The engineer of a commuter train that derailed, killing two passengers, told investigators that he continued traveling at nearly 70 mph because he saw no signals indicating he was supposed to switch tracks, a union official said Tuesday.

"He said that he saw all clear signals, and that would have allowed him to operate at maximum track speed of 70 mph," said Rick Radek (search), a vice president of the Brotherhood of Locomotive Engineers and Trainmen (search). "That's what he was doing."

The train was traveling at 69 mph but federal officials said it should have been going no faster than 10 mph when it switched tracks and derailed about 5 miles south of downtown Chicago on Saturday. Besides the two dead, 80 passengers were injured.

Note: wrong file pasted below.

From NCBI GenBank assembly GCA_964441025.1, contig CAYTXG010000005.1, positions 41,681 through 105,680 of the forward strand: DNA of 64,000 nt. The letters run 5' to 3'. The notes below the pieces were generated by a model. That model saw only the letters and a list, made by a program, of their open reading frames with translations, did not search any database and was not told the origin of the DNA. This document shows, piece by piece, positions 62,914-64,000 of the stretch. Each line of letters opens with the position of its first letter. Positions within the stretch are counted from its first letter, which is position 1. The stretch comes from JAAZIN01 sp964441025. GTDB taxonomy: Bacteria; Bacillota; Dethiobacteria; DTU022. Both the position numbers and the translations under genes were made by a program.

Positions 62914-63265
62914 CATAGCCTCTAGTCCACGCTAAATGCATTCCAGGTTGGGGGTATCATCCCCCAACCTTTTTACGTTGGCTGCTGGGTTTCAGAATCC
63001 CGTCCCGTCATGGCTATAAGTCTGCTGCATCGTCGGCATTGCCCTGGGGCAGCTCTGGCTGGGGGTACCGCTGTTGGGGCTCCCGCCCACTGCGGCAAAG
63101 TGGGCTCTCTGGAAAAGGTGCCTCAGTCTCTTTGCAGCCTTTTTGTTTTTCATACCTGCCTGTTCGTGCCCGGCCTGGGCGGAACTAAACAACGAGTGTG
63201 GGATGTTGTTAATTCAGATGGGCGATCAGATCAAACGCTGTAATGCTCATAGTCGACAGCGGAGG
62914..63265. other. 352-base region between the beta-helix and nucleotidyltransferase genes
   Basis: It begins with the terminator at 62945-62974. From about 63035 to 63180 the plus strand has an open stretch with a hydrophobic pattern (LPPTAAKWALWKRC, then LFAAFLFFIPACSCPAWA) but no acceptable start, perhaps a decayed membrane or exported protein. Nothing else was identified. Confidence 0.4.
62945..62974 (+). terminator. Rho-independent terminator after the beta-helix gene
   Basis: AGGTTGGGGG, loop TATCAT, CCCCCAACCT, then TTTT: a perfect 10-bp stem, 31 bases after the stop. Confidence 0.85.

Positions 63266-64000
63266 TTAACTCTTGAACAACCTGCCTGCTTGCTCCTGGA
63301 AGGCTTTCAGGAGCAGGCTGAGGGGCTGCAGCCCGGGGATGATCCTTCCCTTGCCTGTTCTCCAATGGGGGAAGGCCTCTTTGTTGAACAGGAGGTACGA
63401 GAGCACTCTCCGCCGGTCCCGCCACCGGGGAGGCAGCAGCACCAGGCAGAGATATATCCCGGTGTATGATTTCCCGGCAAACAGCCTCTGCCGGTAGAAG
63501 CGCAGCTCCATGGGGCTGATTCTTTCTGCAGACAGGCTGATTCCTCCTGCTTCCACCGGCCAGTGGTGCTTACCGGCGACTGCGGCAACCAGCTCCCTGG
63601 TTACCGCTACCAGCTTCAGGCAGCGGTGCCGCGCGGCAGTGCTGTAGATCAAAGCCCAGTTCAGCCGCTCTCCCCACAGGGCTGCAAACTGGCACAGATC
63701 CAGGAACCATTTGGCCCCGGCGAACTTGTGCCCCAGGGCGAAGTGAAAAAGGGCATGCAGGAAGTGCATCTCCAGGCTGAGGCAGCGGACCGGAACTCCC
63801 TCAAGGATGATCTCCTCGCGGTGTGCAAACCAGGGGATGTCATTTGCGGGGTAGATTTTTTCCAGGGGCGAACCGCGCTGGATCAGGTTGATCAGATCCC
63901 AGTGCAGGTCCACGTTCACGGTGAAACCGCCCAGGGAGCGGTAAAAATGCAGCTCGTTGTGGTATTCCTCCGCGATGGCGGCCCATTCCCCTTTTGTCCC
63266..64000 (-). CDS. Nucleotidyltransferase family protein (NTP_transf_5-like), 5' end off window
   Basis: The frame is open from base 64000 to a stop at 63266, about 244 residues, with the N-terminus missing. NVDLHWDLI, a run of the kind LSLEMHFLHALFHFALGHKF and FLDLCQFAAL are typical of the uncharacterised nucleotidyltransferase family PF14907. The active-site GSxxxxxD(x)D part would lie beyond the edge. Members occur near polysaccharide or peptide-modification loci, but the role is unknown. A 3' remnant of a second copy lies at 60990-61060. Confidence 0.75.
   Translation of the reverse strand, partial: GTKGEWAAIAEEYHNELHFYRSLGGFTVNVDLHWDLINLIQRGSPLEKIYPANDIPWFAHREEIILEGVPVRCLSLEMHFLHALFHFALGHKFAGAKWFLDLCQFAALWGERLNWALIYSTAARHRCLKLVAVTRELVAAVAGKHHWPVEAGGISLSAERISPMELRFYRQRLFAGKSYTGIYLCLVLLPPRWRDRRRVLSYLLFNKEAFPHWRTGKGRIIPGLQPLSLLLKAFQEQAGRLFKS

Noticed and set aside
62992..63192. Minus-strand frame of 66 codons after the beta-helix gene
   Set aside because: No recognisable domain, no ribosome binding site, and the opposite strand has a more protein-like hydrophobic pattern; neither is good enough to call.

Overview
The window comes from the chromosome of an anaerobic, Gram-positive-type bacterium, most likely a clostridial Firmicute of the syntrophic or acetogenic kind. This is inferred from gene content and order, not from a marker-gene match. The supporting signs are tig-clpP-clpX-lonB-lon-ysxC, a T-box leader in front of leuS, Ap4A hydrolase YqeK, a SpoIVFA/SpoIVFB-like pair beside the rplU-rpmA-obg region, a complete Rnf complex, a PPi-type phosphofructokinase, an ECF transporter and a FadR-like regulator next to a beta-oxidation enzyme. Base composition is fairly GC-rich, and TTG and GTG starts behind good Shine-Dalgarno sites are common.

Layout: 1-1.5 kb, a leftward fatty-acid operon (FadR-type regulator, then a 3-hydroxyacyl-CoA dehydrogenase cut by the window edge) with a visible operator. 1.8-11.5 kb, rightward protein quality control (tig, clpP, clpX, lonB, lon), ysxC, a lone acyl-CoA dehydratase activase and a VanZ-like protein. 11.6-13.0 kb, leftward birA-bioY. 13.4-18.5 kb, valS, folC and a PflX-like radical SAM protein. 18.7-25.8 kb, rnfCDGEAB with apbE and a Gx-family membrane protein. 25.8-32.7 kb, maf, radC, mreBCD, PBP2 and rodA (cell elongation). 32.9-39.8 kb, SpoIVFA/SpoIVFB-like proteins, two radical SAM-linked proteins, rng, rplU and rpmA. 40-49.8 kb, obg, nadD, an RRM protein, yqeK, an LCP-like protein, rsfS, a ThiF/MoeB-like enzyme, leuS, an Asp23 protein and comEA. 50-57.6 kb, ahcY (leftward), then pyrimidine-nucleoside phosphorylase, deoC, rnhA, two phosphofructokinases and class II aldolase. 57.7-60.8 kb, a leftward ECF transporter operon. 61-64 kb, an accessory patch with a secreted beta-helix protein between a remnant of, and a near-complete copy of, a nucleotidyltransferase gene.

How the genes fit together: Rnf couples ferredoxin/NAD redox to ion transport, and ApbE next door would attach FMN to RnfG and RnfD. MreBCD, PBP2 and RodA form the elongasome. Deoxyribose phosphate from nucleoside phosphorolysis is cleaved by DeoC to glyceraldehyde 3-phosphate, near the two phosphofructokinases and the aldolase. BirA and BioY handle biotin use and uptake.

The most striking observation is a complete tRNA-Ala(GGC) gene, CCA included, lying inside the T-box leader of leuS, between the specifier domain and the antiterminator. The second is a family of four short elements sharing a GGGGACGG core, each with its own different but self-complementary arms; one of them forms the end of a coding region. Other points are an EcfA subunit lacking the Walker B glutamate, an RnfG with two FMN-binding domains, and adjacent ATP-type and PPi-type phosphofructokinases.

National Transportation Safety Board (search) officials have said the signals appeared to have been working properly, which should have prompted the engineer to slow as he approached the crossover.

Radek said union officials have advised the engineer not to discuss the case with anyone other than NTSB investigators.

The investigators conducted test runs Tuesday along the stretch of track in an effort to reconstruct what the engineer experienced just before the derailment. At several spots, investigators measured distances between the train's control cab and the trackside signals.